Permafrost Melt Makes Arctic Oil Drilling Even More Dangerous
After a gas leak at ConocoPhillips’ huge Alaska oil production facility, Alpine Field, many are now asking whether climate change is making oil drilling more dangerous. The leak, which began on March 4th of this year, emitted 7.2 million cubic feet of natural gas within the first five days -- that’s equivalent to the annual carbon emissions of over 3,000 cars.
New analysis suggests that the gas leak was a result of permafrost thaw. The heat generated by fracking melted a layer of permafrost to a depth of 1,000 feet, which then allowed gas escape to the surface. This permafrost melt created pathways through which gas could escape to the surface from other wells, too, endangering the Native Village of Nuisqut and the surrounding ecosystem.
As the federal government assesses the safety and environmental impact of a new massive ConocoPhillips oil development proposed in Alaska, the Willow Project, the intensifying leakage threat has become an important consideration.
"The leak demonstrates that ConocoPhillips cannot guarantee the safe operation of oil development projects in the region,” a coalition of environmental groups wrote in a letter to the agency in April.
Bjerknes Centre for Climate Research: Permafrost | The thawing carbon storage, December 10, 2020.
PBS: Why both climate activists and the oil industry are unhappy with Biden’s new drilling leases, April 18, 2022.
Earth Stories: The Devastation Of The Alaskan Pipeline | Ice Race (Documentary), August 31, 2022.
Why This Matters
The ConocoPhillips leak shows that the risks associated with oil drilling are amplified by climate change. Fossil fuels threaten public health -- this year’s record-breaking heatwaves racked up huge death tolls across the world, as polluted air continues to claim the lives of around nine million annually.
The long-term effects of drilling are just as deadly -- senior citizens living near oil wells are 2.5% more likely to die early than those who don't. And it’s not just crude oil that poses a risk -- oil-based products like petrochemicals and plastics also threaten human and environmental health. Recent research indicates that 40% of fossil fuels available for extraction from existing oil and coal fields must remain untouched to keep warming below 2 degrees Celsius.
Government officials are starting to take action. After calling fossil fuel drilling "delusional,” UN Secretary-General Antonio Guterres proposed a windfall tax on fossil fuel companies, from which proceeds would be distributed to countries suffering the most from climate change. Domestically, a Louisiana district court struck down air permits for a proposed $9.4 billion plastics plant for violating environmental rules.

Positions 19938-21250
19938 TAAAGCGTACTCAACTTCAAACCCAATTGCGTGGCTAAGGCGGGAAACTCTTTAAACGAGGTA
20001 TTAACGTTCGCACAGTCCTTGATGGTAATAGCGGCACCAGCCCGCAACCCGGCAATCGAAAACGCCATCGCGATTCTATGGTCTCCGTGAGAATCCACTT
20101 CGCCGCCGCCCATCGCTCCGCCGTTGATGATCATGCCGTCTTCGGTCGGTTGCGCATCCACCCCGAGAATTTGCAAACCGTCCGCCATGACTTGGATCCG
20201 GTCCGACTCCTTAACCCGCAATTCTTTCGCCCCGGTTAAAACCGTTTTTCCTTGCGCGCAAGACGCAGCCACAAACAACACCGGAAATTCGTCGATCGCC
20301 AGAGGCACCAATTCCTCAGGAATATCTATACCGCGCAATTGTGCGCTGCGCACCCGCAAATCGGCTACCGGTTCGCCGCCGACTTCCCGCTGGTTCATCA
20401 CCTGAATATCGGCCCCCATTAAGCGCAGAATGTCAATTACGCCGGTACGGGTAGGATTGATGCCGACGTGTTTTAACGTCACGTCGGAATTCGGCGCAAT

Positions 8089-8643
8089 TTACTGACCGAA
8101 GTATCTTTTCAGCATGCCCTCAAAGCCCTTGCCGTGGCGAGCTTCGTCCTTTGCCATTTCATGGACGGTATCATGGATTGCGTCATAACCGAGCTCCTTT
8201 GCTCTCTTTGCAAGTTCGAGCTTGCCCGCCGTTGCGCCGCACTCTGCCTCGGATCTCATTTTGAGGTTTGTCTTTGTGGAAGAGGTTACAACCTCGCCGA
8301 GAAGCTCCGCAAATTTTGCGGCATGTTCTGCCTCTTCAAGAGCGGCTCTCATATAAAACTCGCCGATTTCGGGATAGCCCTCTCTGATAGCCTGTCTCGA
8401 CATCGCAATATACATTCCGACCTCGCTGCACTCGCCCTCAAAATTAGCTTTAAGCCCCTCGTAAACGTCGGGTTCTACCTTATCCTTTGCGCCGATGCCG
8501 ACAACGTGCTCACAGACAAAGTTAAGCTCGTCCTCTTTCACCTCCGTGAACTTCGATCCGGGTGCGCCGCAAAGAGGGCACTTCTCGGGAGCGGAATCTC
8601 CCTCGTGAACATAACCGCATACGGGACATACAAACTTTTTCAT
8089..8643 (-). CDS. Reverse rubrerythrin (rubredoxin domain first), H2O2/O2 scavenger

Euronews: UN Secretary-General says the climate crisis is placing half of humanity in 'the danger zone’, June 14, 2022.
Guardian: 'Polluters must pay' | UN secretary general calls for global windfall tax on energy companies, September 20, 2022.
Now This: Why Resuming Oil and Gas Leasing is Bad for the Environment, October 24, 2021.
Center For American Progress: Oil and Ice | The Risks of Drilling in Alaska's Arctic Ocean, August 19, 2012
A Ticking "Carbon Bomb”
Temperatures in the Arctic are going up four times faster than the global warming average, meaning the region is increasingly vulnerable. Permafrost melt could cause the emission of 550 gigatons of carbon dioxide by 2100 -- that’s up to 40% of the world’s remaining carbon budget.
Thaw is also threatening the communities that live above permafrost. In Russia, for example, permafrost makes up 65% of the country's landmass. If significant melting occurs, the country could incur $97 billion in infrastructure damage by 2050. In the Arctic, permafrost thaw is already creating massive sinkholes.
Collaborative research effort Permafrost Pathways is currently working to develop strategies to combat permafrost thaw: "The sooner we incorporate permafrost thaw emissions into our strategies to address the climate crisis, the better equipped we will be to limit future harm,” the project explains.
The Agenda with Steve Paikin: The Agenda with Steve Paikin
A Sleeping Giant | Why Permafrost is a Climate Threat, January 17, 2022.
Alaska Public Media: Tracking permafrost thaw will help Alaska communities adapt to climate change | Alaska Insight, April 21, 2022.
ABC: Siberia’s rapidly melting permafrost is changing the landscape, October 25, 2021.
BBC: Scientists say vast areas of Siberia are thawing with "devastating consequences," September 18, 2020.
Grantham Imperial: Dr Friederike Otto speaks to CNN's Connect the World about the extreme heat, 18 July 2022, July 19, 2022.
IEA: A 10-Point Plan to Cut Oil Use, March 18, 2022.
TED: Fossil fuel companies know how to stop global warming. Why don't they? | Myles Allen, December 4, 2020.